Even before the fight began, the two turned the pre-fight weigh-in into a circus, demeaning and defaming each other, an incident which was the first-of-its-kind in the history of boxing. Enraged by the disparaging comments, Liston looked over for a quick knockout but lost the match in the sixth round

Defeating Liston, he became the then youngest boxer to assume the title from a reigning heavyweight champion. Meanwhile, in 1964, he changed his name from Cassius Marcellus Clay to Muhammad Ali, converting to Islam.

While Liston was the reigning champion, Clay seemed to be the underdog at the event, more so because his last fights against Jones and Cooper displayed lack of skills.

Even before the fight began, the two turned the pre-fight weigh-in into a circus, demeaning and defaming each other, an incident which was the first-of-its-kind in the history of boxing. Enraged by the disparaging comments, Liston looked over for a quick knockout but lost the match in the sixth round

Defeating Liston, he became the then youngest boxer to assume the title from a reigning heavyweight champion. Meanwhile, in 1964, he changed his name from Cassius Marcellus Clay to Muhammad Ali, converting to Islam.

After Ali’s title defense against Zora Folley on March 22, he was stripped of his title due to his refusal to be drafted to army service. His boxing license was also suspended by the state of New York. He was convicted of draft evasion on June 20 and sentenced to five years in prison and a $10,000 fine. He paid a bond and remained free while the verdict was being appealed.

He was chosen as the top contender against heavyweight champion Joe Frazier. Nicknamed the Fight of the Century, it created a stir as two undefeated opponents were against each other. The fight took place on March 8, 1971. Frazier and Ali went toe-to-toe for 14 rounds before Frazier dropped Ali with a vicious left hook in the 15th. Ali recovered quickly, but the judges awarded the decision to Frazier, handing Ali his first professional loss after 31 wins. Ali soon suffered a second loss, to Ken Norton, but he beat Frazier in a 1974 rematch.

Another legendary Ali fight, against undefeated heavyweight champion George Foreman, took place in 1974. Billed as the “Rumble in the Jungle,” the bout was organized by promoter Don King and held in Kinshasa, Zaire. For once, Ali was seen as the underdog to the younger, massive Foreman, but he silenced his critics with a masterful performance. He baited Foreman into throwing wild punches with his “rope-a-dope” technique, before stunning his opponent with an eighth-round knockout to reclaim the heavyweight title.

Ali and Frazier locked horns for their grudge match in Quezon City, Philippines, in 1975. Dubbed the “Thrilla in Manila,” the bout nearly went the distance, with both men delivering and absorbing tremendous punishment. However, Frazier’s trainer threw in the towel after the 14th round, giving the hard-fought victory to Ali.

After losing his title to Leon Spinks in February 1978, Ali defeated him in a September rematch, becoming the first boxer to win the heavyweight championship three times. Following a brief retirement, he returned to the ring to face Larry Holmes in 1980, but was overmatched against the younger champion. Following one final loss in 1981, to Trevor Berbick, the boxing great retired from the sport.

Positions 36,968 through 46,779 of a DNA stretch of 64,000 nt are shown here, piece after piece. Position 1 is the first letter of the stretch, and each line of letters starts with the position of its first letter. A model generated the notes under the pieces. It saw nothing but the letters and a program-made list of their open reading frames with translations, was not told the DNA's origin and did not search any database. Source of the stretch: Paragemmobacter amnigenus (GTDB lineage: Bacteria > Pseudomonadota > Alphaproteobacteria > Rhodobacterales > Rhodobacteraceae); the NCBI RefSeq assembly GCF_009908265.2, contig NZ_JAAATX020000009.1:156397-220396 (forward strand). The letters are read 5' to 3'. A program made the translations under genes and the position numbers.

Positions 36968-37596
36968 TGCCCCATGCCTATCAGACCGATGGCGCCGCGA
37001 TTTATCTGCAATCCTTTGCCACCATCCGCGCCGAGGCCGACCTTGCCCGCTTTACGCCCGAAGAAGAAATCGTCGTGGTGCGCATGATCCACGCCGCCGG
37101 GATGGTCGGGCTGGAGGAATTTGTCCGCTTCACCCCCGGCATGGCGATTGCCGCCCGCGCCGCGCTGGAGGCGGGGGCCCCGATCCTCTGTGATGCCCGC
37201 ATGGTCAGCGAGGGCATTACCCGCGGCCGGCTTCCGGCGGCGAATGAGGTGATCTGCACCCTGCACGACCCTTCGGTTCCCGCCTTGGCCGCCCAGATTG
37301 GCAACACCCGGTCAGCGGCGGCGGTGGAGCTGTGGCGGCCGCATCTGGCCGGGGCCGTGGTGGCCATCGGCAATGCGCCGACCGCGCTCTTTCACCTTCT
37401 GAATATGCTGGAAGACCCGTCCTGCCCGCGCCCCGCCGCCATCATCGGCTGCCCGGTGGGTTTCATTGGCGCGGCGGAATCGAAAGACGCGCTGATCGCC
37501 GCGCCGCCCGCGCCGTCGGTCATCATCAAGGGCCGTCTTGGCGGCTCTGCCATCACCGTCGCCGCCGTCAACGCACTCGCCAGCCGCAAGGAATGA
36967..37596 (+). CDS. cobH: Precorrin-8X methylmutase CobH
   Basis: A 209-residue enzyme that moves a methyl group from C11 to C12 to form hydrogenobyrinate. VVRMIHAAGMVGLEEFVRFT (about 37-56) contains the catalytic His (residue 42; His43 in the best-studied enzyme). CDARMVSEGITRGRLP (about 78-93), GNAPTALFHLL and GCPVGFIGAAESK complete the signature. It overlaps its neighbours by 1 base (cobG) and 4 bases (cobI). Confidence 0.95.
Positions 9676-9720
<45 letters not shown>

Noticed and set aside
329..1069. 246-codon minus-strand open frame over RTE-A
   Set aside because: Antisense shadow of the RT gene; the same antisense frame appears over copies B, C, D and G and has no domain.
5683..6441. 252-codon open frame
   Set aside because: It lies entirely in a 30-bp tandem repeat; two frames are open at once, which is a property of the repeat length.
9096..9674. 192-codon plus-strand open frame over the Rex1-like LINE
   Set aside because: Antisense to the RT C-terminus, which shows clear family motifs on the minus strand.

Ali had a highly unorthodox boxing style for a heavyweight, epitomized by his catchphrase “float like a butterfly, sting like a bee”. Never an overpowering puncher, Ali relied early in his career on his superior hand speed, superb reflexes and constant movement, dancing and circling opponents for most of the fight, holding his hands low and lashing out with a quick, cutting left jab that he threw from unpredictable angles. His footwork was so strong that it was extremely difficult for opponents to cut down the ring and corner Ali against the ropes. He was also able to quickly dodge punches with his head movement and footwork.

 

Illness, Death and Legacy

Things began taking a turn for the worse within a few years. In early 2015, Ali was hospitalized for a severe urinary tract infection after having battled pneumonia. He was hospitalized again in early June 2016 for what was reportedly a respiratory issue. The revered athlete passed away on the evening of June 3, 2016, at a Phoenix, Arizona facility.

Years before his passing, Ali had planned his own memorial services, saying he wanted to be “inclusive of everyone, where we give as many people an opportunity that want to pay their respects to me,” according to a family spokesman. The three-day event, which took place in Ali’s hometown of Louisville, Kentucky, included an “I Am Ali” festival of public arts, entertainment and educational offerings sponsored by the city, an Islamic prayer program and a memorial service.

Prior to the memorial service, a funeral procession traveled 20 miles through Louisville, past Ali’s childhood home, his high school, the first boxing gym where he trained and along Muhammad Ali Boulevard as tens of thousands of fans tossed flowers on his hearse and cheered his name. The champ’s memorial service was held at the KFC Yum Center arena with close to 20,000 people in attendance. Speakers included religious leaders from various faiths, Attallah Shabazz, Malcom X’s eldest daughter, broadcaster Bryant Gumbel, former President Bill Clinton, comedian Billy Crystal, Ali’s daughters Maryum and Rasheda and his widow Lonnie.

 

Awards and Honours

(President Bush presents Presidential Medal of Freedom to Ali in 2005)

Muhammad Ali has won many awards and had many achievements.

In 1959 Ali was National Golden Gloves light heavyweight champion and national amateur athletic union champion.

In 1960 he was National Golden Gloves light heavyweight champion, National Amateur Athletic Union Champion, Gold metal in the Rome Olympics for light heavyweight boxing.  In 1964-1967 Muhammad was the World Heavyweight Champion.  1970 he got the Dr. Martin Luther King Memorial Award.  1974 he got Sportsman Of The Year from Sports Illustrated and Fighter Of The Year from Boxers Writing Association.  1974-1978 Ali was World Heavyweight Champion again.  1978-1979 he was also World Heavyweight Champion.  1979 Muhammad got Honorary Doctorate of Humane Letters from Texas Southern University, he also had a street named after him in Louisville, Kentucky.

In 1985 he was recognized for long, meritorious service by World Boxing Association. Muhammad Ali was elected into the Boxing Hall of Fame in 1987.  In 1990 he was inducted into the International Boxing Hall of Fame.  He was chosen to light the Olympic torch in 1996.  Lastly in 1997 he Arthur Ashe Award for Courage by ESPN and got the Essence Living Legend Award.  These are all the awards and achievements that Muhammad Ali had throughout his boxing career.